1. This second appeal arises out of a suit brought by Remeshar plaintiff in respect of certain property originally owned by one Raghunandan. The plaintiff claimed to be entitled as next reversioner on the death of Raghunandan's widow, Musammat Lachminia, and the suit was brought against more remote reversioners. The suit was resisted on the ground that the plaintiff was estopped by a certain agreement from claiming the whole of the estate of Raghunandan.
2. The facts of the case are as follows:--The genealogical table given in the judgment of the lower Appellate Court indicates the relationship between the parties to this suit, Raghunandan, the last male owner, died in 1892, leaving behind him a widow, Musammat Lachminia. The lady could not manage her husband's property herself, so she entered into an arrangement, which pruported to lease out her land to the plaintiff, his two brothers and his two distant cousins. They, however, failed to pay her the rent secured by this lease, so she mortgaged the land to one Bansidhar in 1895. At least the document purported to be a mortgage. Thereupon the plaintiff Rameshar and his two brothers brought a suit in 1895 for cancellation of the mortgage, and I am told that it was on the ground that it was fictitious and destructive of their rights. Any way they were successful. Nine years later the plaintiff, his two brothers Sarju and Ram Dhani, and a distant cousin Sheopal entered into an agreement with Musammat Lachminia, which provided that during Lachminia's lifetime the three brothers consisting of the plaintiff Ramdhani and Sarju should remain in possession of half the property and Sheopal, a distant cousin, in possession of the other half. They were to pay Government Revenue and pay the lady an annuity of Rs. 31 but the lady's name was to continue in the village papers as the owner for the time being. After her death the plaintiff and his two brothers were to be entered in the khewat for half the property and Sheopal for the other half. Mahadeo brother of Sheopal was not a party to this agreement. His grandson Sheopher represents the surviving member of Mahadeo's line. In 1916 Sheopher finding that his grand-father had not been a party to this agreement, brought a suit for cancellation of the deed of 1914 against Musammat Lachminia, Rameshar, the plaintiff, whose two brothers were dead by then, and Sheopal. Rameshar did not resist the suit. Sheopal and Musammat Lachminia compromised it. Sheopal agreed with Sheopher for the latter to have one-half of the moiety of the property assigned by the agreement of 1914 to himself. It is clear that the effect of this compromise was to make Sheopher bound by the original agreement of 1914 so far as the rights of the parties to that agreement other than Sheopal were established; for in getting half of Sheopal's share he was taking advantage of that agreement, which created that half share.
3. Rameshar, whose two brothers have now died, in this suit claims the whole of Raghunandan's estate as the nearest reversioner. Both the lower Courts have rejected the claim, taking the view that he is precluded by the agreement of 1914 from claiming more than a half share.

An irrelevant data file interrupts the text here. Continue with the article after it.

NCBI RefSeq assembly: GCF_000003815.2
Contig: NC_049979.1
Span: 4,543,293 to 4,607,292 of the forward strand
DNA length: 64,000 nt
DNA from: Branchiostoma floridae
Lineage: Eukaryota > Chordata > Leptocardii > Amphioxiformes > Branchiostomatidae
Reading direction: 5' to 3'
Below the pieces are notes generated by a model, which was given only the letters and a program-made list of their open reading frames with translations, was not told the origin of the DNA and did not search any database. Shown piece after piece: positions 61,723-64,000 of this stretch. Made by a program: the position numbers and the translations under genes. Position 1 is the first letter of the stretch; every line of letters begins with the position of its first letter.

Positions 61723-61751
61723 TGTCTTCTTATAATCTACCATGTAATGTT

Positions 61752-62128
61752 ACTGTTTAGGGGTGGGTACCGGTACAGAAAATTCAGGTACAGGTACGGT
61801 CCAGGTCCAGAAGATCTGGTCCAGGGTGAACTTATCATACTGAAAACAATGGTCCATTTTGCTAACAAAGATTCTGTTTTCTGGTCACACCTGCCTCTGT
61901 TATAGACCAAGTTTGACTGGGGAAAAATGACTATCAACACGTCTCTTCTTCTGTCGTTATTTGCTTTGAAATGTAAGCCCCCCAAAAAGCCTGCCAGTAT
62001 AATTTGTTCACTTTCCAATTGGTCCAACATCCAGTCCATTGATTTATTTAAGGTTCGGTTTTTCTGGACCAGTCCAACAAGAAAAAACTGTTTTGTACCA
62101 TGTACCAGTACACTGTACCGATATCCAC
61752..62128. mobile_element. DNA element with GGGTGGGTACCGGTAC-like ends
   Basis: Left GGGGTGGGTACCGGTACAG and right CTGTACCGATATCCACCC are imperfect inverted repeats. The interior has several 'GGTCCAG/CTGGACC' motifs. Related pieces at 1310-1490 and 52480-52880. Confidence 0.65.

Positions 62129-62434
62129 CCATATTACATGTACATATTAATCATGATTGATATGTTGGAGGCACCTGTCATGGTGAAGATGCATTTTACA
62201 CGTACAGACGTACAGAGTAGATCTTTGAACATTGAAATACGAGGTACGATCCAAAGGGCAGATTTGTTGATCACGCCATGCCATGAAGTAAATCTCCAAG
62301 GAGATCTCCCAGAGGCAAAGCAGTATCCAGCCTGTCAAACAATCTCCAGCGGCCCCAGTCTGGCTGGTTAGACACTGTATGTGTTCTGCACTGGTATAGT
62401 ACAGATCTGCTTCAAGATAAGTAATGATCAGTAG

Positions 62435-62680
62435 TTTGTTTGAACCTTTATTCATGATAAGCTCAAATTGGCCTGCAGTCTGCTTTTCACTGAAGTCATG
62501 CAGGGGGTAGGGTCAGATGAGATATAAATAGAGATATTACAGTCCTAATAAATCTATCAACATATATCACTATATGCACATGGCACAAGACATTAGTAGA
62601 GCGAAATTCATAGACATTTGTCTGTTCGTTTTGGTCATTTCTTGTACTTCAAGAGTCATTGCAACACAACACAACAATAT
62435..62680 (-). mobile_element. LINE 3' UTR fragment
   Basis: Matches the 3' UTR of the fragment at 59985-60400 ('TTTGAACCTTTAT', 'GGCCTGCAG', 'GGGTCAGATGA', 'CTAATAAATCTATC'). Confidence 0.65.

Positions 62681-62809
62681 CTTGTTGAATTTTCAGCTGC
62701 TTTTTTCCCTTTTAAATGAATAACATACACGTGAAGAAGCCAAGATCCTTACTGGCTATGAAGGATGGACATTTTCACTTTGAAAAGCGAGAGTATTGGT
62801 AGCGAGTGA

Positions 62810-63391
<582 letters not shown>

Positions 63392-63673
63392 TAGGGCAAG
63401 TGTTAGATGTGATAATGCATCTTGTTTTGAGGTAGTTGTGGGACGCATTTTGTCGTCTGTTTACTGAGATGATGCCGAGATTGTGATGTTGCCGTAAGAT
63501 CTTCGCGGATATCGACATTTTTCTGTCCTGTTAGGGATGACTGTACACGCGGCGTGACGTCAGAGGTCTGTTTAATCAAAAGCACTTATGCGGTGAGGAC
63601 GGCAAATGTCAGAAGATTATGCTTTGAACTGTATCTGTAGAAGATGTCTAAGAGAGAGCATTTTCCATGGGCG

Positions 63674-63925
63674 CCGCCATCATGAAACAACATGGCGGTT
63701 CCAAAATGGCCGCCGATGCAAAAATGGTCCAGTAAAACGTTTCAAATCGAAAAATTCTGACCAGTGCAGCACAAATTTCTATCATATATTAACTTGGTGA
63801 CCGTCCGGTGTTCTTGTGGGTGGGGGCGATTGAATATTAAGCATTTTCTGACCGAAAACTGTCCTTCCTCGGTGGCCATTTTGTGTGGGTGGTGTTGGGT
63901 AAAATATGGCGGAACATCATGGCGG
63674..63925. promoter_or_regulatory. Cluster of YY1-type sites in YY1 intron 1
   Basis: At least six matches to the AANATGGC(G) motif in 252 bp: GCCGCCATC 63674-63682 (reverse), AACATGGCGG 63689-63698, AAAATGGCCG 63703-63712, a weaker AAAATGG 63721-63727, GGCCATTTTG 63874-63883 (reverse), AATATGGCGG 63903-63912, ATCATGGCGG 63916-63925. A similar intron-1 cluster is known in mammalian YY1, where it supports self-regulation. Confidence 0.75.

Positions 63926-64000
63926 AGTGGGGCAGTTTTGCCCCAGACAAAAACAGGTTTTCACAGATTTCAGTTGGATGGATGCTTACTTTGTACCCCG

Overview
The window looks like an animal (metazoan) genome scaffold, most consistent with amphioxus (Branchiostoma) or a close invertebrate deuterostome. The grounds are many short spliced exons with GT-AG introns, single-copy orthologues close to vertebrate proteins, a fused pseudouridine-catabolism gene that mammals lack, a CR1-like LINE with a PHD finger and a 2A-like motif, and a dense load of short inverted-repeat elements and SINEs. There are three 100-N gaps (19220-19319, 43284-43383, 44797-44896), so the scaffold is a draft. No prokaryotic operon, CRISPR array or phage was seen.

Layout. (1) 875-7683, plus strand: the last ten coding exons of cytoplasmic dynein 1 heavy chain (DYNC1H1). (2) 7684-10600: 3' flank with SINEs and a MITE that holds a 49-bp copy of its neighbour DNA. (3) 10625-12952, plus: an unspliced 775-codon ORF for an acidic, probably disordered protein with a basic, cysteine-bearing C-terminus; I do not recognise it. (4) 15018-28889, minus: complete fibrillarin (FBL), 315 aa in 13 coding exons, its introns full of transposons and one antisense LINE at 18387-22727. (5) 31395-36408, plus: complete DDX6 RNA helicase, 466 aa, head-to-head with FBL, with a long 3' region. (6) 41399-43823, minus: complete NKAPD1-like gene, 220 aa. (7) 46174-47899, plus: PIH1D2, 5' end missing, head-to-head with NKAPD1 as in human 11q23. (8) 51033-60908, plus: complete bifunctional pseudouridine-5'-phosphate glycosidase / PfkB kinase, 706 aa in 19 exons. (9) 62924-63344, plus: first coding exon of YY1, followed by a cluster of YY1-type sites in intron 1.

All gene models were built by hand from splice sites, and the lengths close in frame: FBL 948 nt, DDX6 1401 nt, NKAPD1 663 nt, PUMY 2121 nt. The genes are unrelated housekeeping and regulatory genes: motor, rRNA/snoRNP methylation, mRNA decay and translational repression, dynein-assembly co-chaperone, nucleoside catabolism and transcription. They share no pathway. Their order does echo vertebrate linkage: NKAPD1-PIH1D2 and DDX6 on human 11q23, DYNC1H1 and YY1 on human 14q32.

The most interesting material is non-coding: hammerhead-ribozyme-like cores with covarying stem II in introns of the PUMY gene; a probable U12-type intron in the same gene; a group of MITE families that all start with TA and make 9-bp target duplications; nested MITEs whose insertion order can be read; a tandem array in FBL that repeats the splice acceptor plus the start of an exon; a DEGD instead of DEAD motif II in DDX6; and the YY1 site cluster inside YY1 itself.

4. In this appeal it is urged that when the agreement of 1914 was executed there is not proved to have existed any family dispute, and so that agreement cannot operate as a family agreement. It is sufficient to say as to this that a family agreement may be executed to avoid the occurrence of disputes in future even if they have not already arisen. But apart from the question whether the agreement operated as a family agreement, there can be no doubt that it operated as a personal agreement estopping Rameshar from making the present claim. Under that agreement Rameshar got immediate possession of half the property which he would not have apart from that agreement. It makes no difference that Sheopal also got immediate possession of half the property. Having obtained this benefit, it is not open to Rameshar to resile from his agreement not to claim on behalf of himself, or his branch of the family, more than one-half of the estate of Raghunandan when that estate should open out. The decisions to the effect that reversioners cannot contract with a Hindu widow in possession so as to change a mere hope of succession into a definite right to a share in the property have no application to a case of estoppel. Reference may be made to a two Judge decision of this Court Moti Shah v. Gandharp Singh : AIR1926All715 where it was held that there is nothing to prevent an agreement entered into by the reversioner to an estate in the possession of a Hindu widow during the lifetime of such widow, binding by estoppel the reversioner when the succession opens on the death of the widow. In that case the law on the subject was sufficiently discussed. It is, no doubt, true that parties cannot contract to make the law of succession different to that which it is, but there is nothing to prevent a party contracting not to take advantage of benefits that may subsequently arise to him under the law of succession. The latter kind of agreement so far from ignoring or contravening the law of succession is based on the fact of the law being such and such. A person cannot give up a right which he cannot possibly ever have.
5. For the above reasons, this appeal fails and is dismissed with costs.